Wales beat England 13 – 3 at Gloucester on 16th January 1900. Billy Bancroft who captained Wales in all three Internationals was joined this day by Swansea centres Dan Rees and George Davies, forward Bob Thomas and wing Billy Trew. These 4 Swansea players were making their International debut and Trew celebrated his with a fine try. Wales beat Scotland at St Helens 12 – 3 on January 27th in front of 40,000 with Bancroft (uncharacteristically missing 4 conversion attempts) joined again by Swansea’s Trew, Davies and Thomas. The Triple Crown was won in Belfast when Ireland were beaten (3 – 0) by a George Davies try though he knew little about it being knocked cold immediately after by a kick to the mouth. Bancroft was captain again and Bob Thomas and Billy Trew brought Swansea representation up to 4 to cap the Club’s most successful season to date.

This is Swansea forward Fred Scrine‘s Wales final trial cap of 1900. Scrine played three times for Wales between 1899 and 1901. He also scored the try that nearly beat the All Blacks at St Helens in December 1905.


George Davies (above left) made his Swansea debut in 1895 at centre and gained his first Welsh cap in 1900. He moved to full-back as Billy Bancroft retired and took over kicking duties. His later caps (1905) were due to his play in Swansea’s “Invincible” season of 1904-05 and were to be in at full-back with kicking duties. Dan Rees (above right) was born circa 1876 and made his Swansea debut in 1897 versus Devonport Albion. He played as a centre for Wales on 5 occasions. He was also part of the ”Invincibles” squad of 1904/05 (vice captain). He was a prolific try scorer for Swansea before he joined Hull KR in October 1905. (Club Archive)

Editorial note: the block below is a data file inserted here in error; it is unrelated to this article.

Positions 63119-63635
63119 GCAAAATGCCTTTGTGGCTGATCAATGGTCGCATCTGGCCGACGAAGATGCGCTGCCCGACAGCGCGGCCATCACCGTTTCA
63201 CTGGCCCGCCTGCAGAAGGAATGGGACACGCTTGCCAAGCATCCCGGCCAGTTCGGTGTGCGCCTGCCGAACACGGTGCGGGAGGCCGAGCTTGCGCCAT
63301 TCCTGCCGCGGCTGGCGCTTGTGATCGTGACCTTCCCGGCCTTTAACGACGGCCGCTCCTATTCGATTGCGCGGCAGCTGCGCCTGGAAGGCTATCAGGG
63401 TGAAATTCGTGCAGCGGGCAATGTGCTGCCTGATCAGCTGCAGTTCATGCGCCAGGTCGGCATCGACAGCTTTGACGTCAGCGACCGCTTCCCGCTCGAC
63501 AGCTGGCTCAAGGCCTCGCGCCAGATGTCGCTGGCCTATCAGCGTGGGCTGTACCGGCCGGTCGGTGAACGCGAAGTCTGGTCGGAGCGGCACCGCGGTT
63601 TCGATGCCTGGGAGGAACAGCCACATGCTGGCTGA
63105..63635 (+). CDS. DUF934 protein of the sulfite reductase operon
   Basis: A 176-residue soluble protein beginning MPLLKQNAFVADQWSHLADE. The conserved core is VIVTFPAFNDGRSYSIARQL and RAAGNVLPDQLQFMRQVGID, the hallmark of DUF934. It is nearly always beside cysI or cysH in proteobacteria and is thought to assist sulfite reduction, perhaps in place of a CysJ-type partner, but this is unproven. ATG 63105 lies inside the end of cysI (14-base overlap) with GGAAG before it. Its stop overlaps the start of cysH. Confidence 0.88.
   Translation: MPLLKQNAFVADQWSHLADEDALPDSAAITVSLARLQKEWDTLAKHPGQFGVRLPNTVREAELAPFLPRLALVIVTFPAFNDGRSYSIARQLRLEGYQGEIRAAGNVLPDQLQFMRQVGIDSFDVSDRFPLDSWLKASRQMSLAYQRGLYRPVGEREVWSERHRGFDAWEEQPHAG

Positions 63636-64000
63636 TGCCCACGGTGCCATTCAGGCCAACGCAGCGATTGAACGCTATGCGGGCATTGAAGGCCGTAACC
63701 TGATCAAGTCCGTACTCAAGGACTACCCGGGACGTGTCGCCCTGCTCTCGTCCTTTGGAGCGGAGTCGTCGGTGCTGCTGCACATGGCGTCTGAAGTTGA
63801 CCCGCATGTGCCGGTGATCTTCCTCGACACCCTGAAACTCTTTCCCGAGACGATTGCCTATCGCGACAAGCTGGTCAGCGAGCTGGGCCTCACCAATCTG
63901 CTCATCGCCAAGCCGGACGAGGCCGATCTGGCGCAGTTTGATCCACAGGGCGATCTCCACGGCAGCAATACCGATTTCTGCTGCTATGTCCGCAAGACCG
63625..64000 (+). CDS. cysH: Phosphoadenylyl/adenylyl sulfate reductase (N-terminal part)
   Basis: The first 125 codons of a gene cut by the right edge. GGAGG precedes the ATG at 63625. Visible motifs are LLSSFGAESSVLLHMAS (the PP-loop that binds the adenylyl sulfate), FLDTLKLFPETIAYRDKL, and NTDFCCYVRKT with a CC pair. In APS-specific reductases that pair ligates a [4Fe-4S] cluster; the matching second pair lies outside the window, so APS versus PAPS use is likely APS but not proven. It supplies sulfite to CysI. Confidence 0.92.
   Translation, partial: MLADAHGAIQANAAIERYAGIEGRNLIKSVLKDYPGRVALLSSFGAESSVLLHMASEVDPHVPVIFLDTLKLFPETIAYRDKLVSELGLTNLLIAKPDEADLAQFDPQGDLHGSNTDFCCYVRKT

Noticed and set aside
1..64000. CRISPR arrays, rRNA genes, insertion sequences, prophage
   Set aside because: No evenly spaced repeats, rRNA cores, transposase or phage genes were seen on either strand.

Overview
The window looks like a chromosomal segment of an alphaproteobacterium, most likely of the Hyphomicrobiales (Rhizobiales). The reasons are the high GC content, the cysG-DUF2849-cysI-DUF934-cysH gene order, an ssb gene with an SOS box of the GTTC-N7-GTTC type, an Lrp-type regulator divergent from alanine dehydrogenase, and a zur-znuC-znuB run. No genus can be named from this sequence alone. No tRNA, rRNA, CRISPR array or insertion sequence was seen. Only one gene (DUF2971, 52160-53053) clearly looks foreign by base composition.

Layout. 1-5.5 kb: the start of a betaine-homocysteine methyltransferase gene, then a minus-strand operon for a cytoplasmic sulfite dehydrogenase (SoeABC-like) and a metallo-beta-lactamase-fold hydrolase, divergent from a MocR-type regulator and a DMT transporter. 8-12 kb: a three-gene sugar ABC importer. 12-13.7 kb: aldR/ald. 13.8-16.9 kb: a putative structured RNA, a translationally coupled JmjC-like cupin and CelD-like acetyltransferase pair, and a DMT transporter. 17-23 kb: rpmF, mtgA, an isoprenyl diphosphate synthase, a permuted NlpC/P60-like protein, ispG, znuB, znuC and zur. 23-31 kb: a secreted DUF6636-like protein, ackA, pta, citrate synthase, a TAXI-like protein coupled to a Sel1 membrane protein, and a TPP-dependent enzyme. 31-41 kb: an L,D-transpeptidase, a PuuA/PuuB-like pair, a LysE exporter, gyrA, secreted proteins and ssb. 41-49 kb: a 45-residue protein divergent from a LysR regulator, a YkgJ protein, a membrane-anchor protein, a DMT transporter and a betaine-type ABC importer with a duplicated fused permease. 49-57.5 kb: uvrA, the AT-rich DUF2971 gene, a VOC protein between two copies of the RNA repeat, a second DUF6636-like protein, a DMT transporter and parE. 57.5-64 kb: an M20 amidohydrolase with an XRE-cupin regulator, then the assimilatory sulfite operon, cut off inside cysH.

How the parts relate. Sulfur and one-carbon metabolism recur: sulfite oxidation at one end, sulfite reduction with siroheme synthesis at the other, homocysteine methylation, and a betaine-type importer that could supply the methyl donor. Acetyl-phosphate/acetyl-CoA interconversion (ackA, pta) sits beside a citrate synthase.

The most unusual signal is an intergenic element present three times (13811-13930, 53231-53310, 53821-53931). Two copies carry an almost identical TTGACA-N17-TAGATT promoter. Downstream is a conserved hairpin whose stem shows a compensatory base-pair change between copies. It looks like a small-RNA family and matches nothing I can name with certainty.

Bob Thomas was a Swansea forward who won four Welsh caps between 1900 and 1901. These were at the latter end of a distinguished career for his club which began in 1892. His retirement at the end of the 1900-01 season, which saw Swansea win the Championship for the third successive season, was due to a head injury. This probably contributed to his early death aged 39 in 1910.


Forward’s scrum Cap circa 1900. This leather scrum cap belonged to Swansea forward Bob Thomas who retired in 1901. It is typical of the style of headgear worn in this period with lattice work on the top and by the ears. (Kindly made available to photograph by Mr Howard Kent who is directly descended from Bob Thomas through his mother Ethel Thomas.)


This Welsh Trials jersey belonged to Swansea forward Bob Thomas. He played in four games for Wales in 1900 and 1901 including all the Triple Crown matches of 1900. (Kindly made available to photograph by Mr Howard Kent who is directly descended from Bob Thomas through his mother Ethel Thomas.)